Almost two months before voters decide about three bond propositions, the city council late Tuesday took the first steps in an $11.2 million project to reconstruct part of Grissom Road.
The council in an 8-0 vote authorized a $989,900 contract with Houston-based civil engineering group Cobb, Fendley & Associates for design work on the Grissom Road reconstruction project as well as installing a water line alongside the roadway, despite the project being part of a bond package voters have yet to approve.
City Manager John Baumgartner confirmed to the city council that plans weren’t set in stone and the specific alignment of both the water line and roadway could change.
Baumgartner also said the staff would communicate with property owners as the project advances.
The project is the next major roadway reconstruction for the city since officials in late February celebrated the reopening of Calder Road, which has been the site of four capital improvement projects since 2014.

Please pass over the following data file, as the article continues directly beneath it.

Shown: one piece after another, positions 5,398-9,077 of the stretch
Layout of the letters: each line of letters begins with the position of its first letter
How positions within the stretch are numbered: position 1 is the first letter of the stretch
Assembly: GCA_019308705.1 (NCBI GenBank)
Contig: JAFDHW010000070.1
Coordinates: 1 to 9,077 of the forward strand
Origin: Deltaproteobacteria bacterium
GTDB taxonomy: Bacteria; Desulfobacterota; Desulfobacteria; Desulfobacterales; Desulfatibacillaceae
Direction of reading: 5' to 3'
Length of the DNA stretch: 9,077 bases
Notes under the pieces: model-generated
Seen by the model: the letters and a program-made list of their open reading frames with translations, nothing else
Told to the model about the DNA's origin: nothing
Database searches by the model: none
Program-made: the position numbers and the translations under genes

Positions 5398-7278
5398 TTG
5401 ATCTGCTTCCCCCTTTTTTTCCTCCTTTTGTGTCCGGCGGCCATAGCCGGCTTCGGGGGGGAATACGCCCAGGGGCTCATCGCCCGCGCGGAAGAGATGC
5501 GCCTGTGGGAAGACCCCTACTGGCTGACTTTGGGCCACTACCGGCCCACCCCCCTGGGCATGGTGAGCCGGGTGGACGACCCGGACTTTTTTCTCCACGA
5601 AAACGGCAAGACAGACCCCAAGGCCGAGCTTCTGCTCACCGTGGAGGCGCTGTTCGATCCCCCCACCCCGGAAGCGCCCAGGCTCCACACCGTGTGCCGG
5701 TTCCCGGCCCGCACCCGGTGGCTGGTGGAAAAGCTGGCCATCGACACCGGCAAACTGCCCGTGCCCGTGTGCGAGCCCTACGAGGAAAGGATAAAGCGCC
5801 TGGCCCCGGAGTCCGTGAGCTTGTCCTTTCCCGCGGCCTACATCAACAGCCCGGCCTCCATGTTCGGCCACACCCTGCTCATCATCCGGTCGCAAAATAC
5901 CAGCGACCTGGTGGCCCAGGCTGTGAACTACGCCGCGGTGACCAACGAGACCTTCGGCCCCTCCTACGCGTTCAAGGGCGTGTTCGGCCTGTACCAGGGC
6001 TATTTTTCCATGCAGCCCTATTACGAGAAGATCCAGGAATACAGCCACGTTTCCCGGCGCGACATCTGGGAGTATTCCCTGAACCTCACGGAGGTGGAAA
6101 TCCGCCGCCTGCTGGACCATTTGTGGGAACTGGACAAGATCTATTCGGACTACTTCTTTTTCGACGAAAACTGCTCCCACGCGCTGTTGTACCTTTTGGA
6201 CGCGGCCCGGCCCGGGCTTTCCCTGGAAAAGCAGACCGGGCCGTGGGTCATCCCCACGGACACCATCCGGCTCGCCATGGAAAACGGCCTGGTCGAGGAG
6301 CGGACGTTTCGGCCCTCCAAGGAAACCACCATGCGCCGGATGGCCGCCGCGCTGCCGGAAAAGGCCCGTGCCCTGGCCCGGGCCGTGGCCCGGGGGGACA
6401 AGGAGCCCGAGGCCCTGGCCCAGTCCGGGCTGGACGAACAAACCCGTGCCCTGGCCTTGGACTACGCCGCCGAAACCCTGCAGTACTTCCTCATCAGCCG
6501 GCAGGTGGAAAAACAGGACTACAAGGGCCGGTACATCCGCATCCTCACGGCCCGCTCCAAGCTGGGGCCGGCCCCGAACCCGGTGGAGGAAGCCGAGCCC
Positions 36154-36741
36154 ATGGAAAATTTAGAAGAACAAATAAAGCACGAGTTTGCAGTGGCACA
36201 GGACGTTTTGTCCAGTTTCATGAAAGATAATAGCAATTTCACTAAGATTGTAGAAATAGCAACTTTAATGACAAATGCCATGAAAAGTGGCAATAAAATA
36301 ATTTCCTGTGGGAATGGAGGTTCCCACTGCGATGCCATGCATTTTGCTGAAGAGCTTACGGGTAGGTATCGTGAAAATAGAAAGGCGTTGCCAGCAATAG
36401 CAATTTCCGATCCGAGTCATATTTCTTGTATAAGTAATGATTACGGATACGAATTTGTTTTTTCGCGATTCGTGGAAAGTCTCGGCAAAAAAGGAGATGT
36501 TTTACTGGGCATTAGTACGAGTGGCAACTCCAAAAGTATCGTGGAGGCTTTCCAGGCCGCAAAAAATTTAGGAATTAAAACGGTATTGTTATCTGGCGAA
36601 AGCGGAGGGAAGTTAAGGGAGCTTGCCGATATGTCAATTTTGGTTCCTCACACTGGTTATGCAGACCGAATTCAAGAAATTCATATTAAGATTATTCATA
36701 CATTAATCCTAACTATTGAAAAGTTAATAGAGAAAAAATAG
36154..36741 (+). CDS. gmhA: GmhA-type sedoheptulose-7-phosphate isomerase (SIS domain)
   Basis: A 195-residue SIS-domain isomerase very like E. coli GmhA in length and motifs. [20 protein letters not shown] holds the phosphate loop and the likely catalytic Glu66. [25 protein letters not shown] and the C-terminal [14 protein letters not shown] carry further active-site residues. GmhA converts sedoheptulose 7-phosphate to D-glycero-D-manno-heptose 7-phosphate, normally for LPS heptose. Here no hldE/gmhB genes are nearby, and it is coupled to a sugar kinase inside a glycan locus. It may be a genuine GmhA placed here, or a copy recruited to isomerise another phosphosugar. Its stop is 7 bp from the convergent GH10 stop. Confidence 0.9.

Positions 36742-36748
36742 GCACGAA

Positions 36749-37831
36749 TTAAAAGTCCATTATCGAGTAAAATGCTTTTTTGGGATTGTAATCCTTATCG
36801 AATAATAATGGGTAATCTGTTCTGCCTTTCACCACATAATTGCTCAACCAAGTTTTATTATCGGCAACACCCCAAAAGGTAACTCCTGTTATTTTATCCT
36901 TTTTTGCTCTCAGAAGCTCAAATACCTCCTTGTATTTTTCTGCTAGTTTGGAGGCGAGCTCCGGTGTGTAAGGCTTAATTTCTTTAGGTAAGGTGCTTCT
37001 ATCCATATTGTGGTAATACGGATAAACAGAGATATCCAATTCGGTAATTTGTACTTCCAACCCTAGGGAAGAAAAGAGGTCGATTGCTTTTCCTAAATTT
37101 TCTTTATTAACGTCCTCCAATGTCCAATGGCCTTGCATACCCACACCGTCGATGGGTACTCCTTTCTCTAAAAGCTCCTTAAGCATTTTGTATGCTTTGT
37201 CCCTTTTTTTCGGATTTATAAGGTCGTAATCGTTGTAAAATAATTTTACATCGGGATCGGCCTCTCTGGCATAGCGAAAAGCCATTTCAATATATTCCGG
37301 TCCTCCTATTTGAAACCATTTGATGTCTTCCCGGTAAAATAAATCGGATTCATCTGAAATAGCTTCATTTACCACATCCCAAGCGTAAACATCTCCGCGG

City officials have long considered the area of Grissom Road between Abigail Lane and West NASA Road, on the city’s northwest side, in need of expansion.
The project, which will eventually cost about $11.2 million, would reconstruct about 5,600 feet of road with a four-lane divided roadway and include the installation of 5,000 feet of 12-inch water line from a booster station to West NASA Road, records show.
“The Grissom project is part of the city’s master mobility plan and will proceed regardless if Prop B passes,” said Sarah Greer Osborne, spokeswoman for the city.
Proposition B, which is one of three propositions voters in League City will consider in a May election, would provide $72 million for various street and traffic projects, the most expensive of which would be the Grissom Road reconstruction, records show.
Because of Grissom’s importance, city officials will just have to find another funding source if the bond isn’t approved, Greer Osborne said.
Voters will consider in May whether the city should issue a total of $145 million in bonds for traffic and drainage projects, along with whether to approve a quarter-cent sales tax increase, the city’s first bond referendum in 27 years.
The approved ballot items will include options for voters to approve or reject $73 million for drainage projects and $72 million for streets and traffic projects, officials said.
The Calder Road project, which first began in 2014, was long an annoyance to residents living in the area who were initially told the four-stage project would last about 18 months. The project eventually grew to cost more than $24 million.